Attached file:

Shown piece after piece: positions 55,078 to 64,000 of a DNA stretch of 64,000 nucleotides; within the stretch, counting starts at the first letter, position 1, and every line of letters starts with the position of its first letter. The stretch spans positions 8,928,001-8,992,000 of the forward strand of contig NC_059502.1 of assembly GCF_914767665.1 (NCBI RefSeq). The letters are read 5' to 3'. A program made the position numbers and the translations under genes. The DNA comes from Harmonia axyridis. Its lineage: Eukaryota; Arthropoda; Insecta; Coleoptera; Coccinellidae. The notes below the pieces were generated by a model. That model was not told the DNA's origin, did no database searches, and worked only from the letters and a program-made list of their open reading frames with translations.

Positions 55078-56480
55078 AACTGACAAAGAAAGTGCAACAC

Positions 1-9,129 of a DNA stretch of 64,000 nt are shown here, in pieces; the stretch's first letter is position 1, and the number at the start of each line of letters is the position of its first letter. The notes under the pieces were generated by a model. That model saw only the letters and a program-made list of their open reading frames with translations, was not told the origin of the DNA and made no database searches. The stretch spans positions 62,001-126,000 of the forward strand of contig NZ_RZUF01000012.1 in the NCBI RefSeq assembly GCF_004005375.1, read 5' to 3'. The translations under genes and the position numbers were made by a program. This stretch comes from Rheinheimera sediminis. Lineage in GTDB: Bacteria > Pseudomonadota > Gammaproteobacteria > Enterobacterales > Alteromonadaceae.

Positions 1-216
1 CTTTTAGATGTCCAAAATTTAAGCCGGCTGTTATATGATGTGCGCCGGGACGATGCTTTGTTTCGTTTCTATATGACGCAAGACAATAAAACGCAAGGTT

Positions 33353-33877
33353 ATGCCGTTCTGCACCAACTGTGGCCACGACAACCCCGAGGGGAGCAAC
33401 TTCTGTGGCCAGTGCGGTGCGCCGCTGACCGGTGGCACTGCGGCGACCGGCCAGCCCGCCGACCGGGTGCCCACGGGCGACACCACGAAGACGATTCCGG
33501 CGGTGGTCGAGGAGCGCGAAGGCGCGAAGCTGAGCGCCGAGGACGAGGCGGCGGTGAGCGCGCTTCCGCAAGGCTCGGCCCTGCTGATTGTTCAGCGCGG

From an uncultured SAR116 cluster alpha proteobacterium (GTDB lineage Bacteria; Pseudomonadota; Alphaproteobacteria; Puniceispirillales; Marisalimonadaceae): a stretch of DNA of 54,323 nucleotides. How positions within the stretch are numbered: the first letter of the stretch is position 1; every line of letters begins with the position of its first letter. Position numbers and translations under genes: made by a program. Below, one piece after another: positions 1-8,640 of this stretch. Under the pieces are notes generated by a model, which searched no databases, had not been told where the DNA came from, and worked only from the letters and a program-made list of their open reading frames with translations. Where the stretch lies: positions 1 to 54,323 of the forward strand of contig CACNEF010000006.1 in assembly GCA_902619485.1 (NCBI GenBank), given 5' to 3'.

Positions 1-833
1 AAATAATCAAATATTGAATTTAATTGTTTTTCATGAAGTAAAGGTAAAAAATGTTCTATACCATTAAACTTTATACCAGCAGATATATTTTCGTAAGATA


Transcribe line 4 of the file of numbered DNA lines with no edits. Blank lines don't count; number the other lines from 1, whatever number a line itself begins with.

Positions 1-9,129 of a DNA stretch of 64,000 nt are shown here, in pieces; the stretch's first letter is position 1, and the number at the start of each line of letters is the position of its first letter. The notes under the pieces were generated by a model. That model saw only the letters and a program-made list of their open reading frames with translations, was not told the origin of the DNA and made no database searches. The stretch spans positions 62,001-126,000 of the forward strand of contig NZ_RZUF01000012.1 in the NCBI RefSeq assembly GCF_004005375.1, read 5' to 3'. The translations under genes and the position numbers were made by a program. This stretch comes from Rheinheimera sediminis. Lineage in GTDB: Bacteria > Pseudomonadota > Gammaproteobacteria > Enterobacterales > Alteromonadaceae.